Health and wellness are core values for Delvin A. Burton, an educator and leadership coach, and his wife, Dr. Charlotte Jones-Burton, a physician and pharmaceutical executive. And while they were already considering starting a business in the fitness sector, it wasn’t until 2015, when they stepped into a cycling class on their 20th wedding anniversary cruise, that they discovered exactly what they wanted it to be.
BLACK ENTERPRISE caught up with the couple to find out what led to their ultimate decision to open a cycling franchise.
BLACK ENTERPRISE: What drew you to indoor cycling, and how did you choose CycleBar as the right franchise for you?
Delvin: We were looking for a business that aligned with our values. We knew early on that whatever we would be involved in would be in the healthy food space or fitness. We had considered starting our own studio, but when we looked at all the details, intricacies, and nuances of starting your own brand, particularly in fitness, there was a lot involved. I knew I didn’t want to spend time developing a brand from scratch.
Charlotte: We’re both high-energy people, and when we took the indoor cycling class on the cruise, it was an amazing experience, and we wanted to re-create this for others. In starting to explore what was available in the cycling realm, CycleBar was really the only franchise at that time. With our busy lives and the fact that we didn’t have the “means” (aka generational wealth) to simply quit our jobs, fund a business and operate it full time, we knew a franchise was the best option. We knew a franchise would allow us to continue to work and fulfill our dream of business ownership because it comes with a business model, operating procedures, training, and ongoing support.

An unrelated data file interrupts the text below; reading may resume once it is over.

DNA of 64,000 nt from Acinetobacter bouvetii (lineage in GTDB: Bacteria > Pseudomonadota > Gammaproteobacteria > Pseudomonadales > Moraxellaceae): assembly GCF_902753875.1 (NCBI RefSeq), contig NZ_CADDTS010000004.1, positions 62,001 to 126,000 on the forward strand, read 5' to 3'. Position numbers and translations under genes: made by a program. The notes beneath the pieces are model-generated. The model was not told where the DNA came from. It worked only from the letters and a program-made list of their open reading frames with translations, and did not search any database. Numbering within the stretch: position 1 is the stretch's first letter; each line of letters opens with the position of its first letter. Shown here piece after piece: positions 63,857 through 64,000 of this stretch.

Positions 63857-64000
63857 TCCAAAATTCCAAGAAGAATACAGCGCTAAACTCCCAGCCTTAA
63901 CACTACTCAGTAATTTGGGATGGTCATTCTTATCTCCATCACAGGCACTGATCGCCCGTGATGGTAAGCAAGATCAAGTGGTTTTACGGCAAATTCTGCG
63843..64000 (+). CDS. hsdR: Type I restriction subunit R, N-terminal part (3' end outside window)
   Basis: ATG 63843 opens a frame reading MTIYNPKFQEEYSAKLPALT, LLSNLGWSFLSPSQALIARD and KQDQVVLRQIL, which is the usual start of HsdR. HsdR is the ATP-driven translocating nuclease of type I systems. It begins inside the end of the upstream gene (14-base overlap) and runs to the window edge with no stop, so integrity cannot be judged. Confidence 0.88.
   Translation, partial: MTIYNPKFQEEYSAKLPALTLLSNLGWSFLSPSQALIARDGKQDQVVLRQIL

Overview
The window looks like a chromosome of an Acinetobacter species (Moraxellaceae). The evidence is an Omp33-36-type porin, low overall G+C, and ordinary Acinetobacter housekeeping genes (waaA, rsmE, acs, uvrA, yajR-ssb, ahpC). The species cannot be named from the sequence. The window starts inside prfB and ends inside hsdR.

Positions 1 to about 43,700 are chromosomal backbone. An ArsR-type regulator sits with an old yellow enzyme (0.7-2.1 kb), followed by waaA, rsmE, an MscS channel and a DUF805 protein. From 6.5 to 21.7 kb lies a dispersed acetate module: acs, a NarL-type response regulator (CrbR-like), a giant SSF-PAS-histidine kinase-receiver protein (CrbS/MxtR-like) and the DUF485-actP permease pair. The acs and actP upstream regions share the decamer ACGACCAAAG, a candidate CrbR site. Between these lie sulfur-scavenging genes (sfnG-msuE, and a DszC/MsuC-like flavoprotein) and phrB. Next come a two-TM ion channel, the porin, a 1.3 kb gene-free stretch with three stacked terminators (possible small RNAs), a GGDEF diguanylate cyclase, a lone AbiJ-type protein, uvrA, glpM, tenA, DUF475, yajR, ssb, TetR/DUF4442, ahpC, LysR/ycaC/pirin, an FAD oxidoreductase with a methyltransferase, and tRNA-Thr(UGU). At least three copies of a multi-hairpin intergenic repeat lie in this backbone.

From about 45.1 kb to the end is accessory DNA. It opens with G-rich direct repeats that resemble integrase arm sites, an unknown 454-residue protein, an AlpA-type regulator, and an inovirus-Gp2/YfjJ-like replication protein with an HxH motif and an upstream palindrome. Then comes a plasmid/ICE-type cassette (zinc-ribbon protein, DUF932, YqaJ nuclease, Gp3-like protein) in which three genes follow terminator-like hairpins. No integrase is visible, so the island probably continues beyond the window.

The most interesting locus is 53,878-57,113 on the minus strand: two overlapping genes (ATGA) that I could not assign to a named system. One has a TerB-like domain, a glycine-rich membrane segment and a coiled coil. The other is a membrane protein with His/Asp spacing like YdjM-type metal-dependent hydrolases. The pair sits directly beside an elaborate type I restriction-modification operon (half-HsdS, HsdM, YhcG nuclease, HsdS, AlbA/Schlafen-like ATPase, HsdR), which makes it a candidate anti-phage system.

As we began to learn more about CycleBar, it was just a great fit with our values, as Delvin mentioned. Being a physician-scientist and having family members impacted by cardiovascular disease, I know a large part of this disease can be prevented or modified through exercise. At the time, CycleBar was a new franchise, but they had already built into the business model “cause marketing,” and that really resonated with us. It has a mission around building community both inside and outside of the studio. The combination of health and wellness and community made it the right fit, and we decided to invest.
BE: How are you managing two full-time jobs and business ownership?
Charlotte: That’s a good question. Initially, we started out with the vision of being part-time (semi-absentee) because we knew we would be keeping our full-time jobs. But we ended up working our main jobs full time and being in the studio full time. One of the learnings is that being “hands-off” is not really true. It’s a huge investment. We’ve had to shift our model. Delvin is working on the business 100% of the time, both in-studio when needed and behind the scenes. As my career has progressed, we’ve had to shift how we work. Delvin is now doing more independent consulting versus having a full-time job. We’ve had to flex and shift our model to meet the needs of our franchises over time.